By Michael Baadke
Sam Houston Philatelics will offer stamps with scarce varieties from Germany and German colonies in its next public auction on Sept. 19.
The sale is being held in conjunction with the Greater Houston Stamp Show, which takes place Sept. 18-20 at the Humble Civic Center in Humble, Texas. The sale also features United States material and the firm’s signature specialty, U.S. duck stamps.
Many of the German-area varieties in the sale are unlisted in the Scott Standard Postage Stamp Catalogue, but may be found in the Michel Deutschland-Spezial specialized catalog published by Schwaneberger Verlag of Germany.
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One such stamp is the 5-mark Kaiser’s Yacht Hohenzollern stamp, printed in 1914 for the German colony of New Guinea (Scott 23). Due to the outbreak of World War I and the seizing of German overseas territories by Allied forces, these stamps, like most German colonial issues after 1914, never made it to their intended place of use and were sold only at the philatelic bureau in Berlin.
However, German collectors bought these stamps enthusiastically, and they were reprinted in 1918. Some of the reprints differ subtly from the originals; the so-called peacetime and wartime printings are beyond the scope of the Scott catalog, but are priced separately in Michel.
A variety of German New Guinea Scott 23, with 26 perforation holes across the top and bottom and 17 down the sides, is listed under the complex Michel system of sub-letters and Roman numerals as 23 I A I. Called the Friedensdruck or peacetime printing, it is worth roughly twice as much as the later Kriegsdruck or wartime printing, which shows 25 perf holes by 17 perf holes.
In very fine, never-hinged condition, the example in the Sam Houston sale is offered with an estimate of $275.
Another scarce item is a German South West Africa stamp in a rare shade.
The first issue for this colony, which eventually became present-day Namibia, was made by taking definitive stamps of Germany and overprinting them “Deutsch-Sudwest-Afrika” diagonally.
The Scott catalog recognizes and values six distinct shades of the underlying 3-pfennig stamp of 1889 (Germany Scott 46 to 46f). Four of the shades appear with the German South West Africa overprint, issued in 1897.
One, the reddish-brown shade (German South West Africa Scott 1c) is so hard to find that it is not valued in either the Scott or Michel catalogs. Sam Houston estimates the mint, never-hinged example in their sale, which is signed on the back by two German experts, at $1,000.
A scarce shade of a World War II-era issue prepared by the Allied Military Government occupying Germany is also being offered.
A series of stamps in a simple design with a central Gothic “M” in an oval, inscribed “AM Post Deutschland” with denominations in the upper corners, was prepared in 1945 by the Bureau of Engraving and Printing in Washington, D.C., and later reprinted in London and in Brunswick, Germany. The printings can be distinguished thanks to subtle differences in paper, perforations, shades and, in the case of unused stamps, gum.
There are study circles devoted to the A.M.G. stamps, and Joseph Bush, a longtime dealer in A.M.G. stamps, prepared specialized album pages for many of the varieties.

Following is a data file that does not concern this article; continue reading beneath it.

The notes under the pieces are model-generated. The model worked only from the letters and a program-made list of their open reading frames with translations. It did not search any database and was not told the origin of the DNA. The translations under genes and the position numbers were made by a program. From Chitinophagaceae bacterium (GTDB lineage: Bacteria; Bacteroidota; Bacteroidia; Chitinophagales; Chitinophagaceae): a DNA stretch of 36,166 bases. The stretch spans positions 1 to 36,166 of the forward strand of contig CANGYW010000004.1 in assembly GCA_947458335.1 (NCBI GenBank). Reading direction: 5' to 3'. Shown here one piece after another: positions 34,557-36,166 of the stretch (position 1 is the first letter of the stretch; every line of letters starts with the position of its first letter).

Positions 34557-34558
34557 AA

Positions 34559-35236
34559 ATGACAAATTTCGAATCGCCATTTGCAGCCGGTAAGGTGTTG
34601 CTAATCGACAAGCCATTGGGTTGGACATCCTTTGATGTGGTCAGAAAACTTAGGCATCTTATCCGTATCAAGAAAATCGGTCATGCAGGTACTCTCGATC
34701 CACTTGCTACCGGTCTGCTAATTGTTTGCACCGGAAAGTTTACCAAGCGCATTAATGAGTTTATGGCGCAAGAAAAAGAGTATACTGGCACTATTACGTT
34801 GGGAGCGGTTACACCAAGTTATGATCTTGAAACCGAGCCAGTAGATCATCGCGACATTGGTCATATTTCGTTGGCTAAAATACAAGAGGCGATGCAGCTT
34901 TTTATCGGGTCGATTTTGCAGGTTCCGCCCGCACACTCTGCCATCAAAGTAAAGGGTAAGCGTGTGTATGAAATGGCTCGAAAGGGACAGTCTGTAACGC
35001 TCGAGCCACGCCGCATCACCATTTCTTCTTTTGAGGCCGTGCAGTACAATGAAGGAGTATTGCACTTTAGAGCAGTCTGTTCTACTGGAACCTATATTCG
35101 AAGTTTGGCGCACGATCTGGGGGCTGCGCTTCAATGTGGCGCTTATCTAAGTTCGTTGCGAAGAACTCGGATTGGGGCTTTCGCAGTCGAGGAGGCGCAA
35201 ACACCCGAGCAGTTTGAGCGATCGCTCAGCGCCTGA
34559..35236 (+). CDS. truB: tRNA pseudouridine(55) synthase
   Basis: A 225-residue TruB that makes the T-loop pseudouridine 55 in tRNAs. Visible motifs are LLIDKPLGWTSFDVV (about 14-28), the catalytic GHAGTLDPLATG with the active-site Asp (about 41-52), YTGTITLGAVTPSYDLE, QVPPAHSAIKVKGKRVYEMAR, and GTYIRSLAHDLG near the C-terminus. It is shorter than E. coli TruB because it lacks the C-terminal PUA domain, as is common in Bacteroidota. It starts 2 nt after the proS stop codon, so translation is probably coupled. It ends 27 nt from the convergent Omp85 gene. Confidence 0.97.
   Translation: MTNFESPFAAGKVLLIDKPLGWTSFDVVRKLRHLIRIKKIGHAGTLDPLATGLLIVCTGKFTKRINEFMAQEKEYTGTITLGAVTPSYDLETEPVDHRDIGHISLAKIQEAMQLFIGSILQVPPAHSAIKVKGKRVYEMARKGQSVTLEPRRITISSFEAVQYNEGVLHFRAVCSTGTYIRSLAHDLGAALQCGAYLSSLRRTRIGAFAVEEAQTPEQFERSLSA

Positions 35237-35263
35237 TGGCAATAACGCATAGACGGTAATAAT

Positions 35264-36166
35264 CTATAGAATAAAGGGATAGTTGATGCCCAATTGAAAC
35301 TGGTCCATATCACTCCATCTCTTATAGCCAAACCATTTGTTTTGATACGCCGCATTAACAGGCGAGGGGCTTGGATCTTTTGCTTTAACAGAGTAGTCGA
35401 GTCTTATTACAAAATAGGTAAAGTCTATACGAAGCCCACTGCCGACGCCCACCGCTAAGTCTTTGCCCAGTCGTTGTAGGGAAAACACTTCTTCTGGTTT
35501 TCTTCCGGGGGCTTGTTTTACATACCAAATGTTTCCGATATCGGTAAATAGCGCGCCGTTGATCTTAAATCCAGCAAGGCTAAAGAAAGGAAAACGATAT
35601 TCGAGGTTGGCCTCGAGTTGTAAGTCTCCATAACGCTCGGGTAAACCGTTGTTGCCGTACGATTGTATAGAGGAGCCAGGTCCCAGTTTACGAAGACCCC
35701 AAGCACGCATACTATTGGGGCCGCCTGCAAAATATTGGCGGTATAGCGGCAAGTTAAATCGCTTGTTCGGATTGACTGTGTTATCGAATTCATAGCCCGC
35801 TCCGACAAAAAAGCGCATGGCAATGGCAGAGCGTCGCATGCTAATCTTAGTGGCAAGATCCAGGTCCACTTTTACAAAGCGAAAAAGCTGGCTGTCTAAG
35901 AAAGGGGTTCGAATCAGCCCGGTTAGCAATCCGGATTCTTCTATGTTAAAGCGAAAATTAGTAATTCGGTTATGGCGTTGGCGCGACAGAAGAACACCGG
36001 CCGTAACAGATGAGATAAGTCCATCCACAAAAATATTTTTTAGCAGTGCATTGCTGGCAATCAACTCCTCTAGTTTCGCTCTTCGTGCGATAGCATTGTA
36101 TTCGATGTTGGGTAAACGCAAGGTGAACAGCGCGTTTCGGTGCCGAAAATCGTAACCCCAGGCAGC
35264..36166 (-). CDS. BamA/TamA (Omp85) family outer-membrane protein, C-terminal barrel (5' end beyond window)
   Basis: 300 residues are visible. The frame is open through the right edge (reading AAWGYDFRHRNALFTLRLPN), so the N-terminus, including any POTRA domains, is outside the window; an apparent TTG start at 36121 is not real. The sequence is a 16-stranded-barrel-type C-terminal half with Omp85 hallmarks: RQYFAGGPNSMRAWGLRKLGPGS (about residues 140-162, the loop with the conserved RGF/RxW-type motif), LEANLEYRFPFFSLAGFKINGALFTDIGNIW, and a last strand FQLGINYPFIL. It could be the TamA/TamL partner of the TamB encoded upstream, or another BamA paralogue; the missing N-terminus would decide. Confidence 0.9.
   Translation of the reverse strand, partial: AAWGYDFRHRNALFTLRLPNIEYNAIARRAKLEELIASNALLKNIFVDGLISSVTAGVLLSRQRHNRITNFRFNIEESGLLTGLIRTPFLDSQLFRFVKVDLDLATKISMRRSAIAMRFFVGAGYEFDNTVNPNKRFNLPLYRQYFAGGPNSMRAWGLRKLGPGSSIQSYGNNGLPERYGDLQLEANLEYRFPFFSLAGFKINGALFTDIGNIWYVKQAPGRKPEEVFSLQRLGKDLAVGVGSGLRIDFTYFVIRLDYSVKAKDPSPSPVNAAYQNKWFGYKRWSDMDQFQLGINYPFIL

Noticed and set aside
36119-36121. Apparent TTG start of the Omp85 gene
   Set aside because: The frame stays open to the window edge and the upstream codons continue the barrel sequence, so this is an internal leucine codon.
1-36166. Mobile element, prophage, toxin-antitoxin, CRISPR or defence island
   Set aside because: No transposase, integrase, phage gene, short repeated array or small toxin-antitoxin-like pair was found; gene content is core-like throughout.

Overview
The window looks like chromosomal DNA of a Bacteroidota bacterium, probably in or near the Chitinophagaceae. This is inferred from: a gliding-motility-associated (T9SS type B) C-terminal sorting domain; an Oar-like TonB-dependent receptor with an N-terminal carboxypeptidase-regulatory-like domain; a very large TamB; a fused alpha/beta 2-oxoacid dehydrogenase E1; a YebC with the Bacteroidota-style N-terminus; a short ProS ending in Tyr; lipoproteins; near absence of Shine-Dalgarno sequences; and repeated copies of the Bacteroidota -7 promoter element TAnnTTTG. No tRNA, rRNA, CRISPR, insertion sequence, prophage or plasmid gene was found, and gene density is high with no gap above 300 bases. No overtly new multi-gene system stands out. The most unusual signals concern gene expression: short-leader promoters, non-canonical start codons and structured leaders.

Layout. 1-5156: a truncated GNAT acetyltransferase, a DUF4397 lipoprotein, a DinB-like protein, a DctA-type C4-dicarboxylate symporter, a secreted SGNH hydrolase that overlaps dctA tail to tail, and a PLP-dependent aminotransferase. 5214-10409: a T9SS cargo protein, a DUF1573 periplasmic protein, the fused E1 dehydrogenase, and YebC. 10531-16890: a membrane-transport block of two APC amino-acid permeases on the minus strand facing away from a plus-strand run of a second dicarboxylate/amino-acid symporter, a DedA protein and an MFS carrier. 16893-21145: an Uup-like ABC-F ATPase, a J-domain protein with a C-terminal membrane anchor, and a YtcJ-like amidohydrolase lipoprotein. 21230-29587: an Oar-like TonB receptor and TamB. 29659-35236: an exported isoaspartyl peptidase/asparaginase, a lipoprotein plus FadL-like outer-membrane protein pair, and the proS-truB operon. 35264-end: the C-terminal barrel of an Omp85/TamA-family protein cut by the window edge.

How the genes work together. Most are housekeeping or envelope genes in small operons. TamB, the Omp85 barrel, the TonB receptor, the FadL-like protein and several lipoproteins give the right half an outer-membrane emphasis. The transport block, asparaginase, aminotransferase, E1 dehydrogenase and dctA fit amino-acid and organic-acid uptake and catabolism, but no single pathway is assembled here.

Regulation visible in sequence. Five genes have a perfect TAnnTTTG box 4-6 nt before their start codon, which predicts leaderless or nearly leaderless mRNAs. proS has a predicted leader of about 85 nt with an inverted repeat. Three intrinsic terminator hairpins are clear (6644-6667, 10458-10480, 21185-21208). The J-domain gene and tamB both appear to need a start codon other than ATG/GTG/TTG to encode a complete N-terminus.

Only one shade of the 40pf stamp from the Brunswick printing is listed in the Scott catalog (deep magenta, Scott 3N15), but Michel’s specialized catalog lists four shades, of which Sam Houston is offering an example said to be the scarcest, reddish lilac (Michel 30 d B z).
The marginal single is mounted on a Joseph Bush album page, with text that indicates this to be a relatively late discovery by members of the A.M.G. Study Group in Germany.
The album page also shows a scan of an expert’s certificate attesting to the shade. The stamp is estimated at $1,700.
Sam Houston Philatelics, which frequently bills itself as “The Sam Houston Duck Co.,” has long specialized in federal migratory bird hunting and conservation permit stamps, popularly known as duck stamps.
Duck stamps have been issued every year since 1934 by the U.S. Department of the Interior as a way of raising money for wetlands preservation. The first issue had a face value of $1; this year, the government raised the price to $25, after having left it at $15 since 1991.
Although they are revenue stamps, duck stamps’ gorgeous reproductions of waterfowl paintings have earned them a place at the back of American stamp albums for generations. Collectors can even order current duck stamps through the U.S. Postal Service.
In recent decades, the federal duck stamp program has expanded to include limited-edition souvenir sheets and junior duck stamps, not valid for hunting, that promote conservation awareness among youth.
A mint plate block of four of the 1997 junior duck stamp, signed by the artist Scott Russell, is described as a “very rare stamp” and offered with an estimate of $1,900.
Full auction listings are on the firm’s website, as well as at Stamp Auction Network. A printed catalog can be obtained by contacting the firm at 1-800-231-5926 or by sending an e-mail to firstname.lastname@example.org.
Lots can be viewed in person by appointment at the Sam Houston Philatelics retail store at 14780 Memorial Drive No. 110, Houston, TX 77079, or by visiting the Greater Houston Stamp Show on Friday, Sept. 18.
The sale takes place Sept. 19 at 1 p.m. Central Time. Live bidding by phone is available by calling 281-446-0015.
The firm adds a 15 percent buyer’s premium to the hammer price of all lots.
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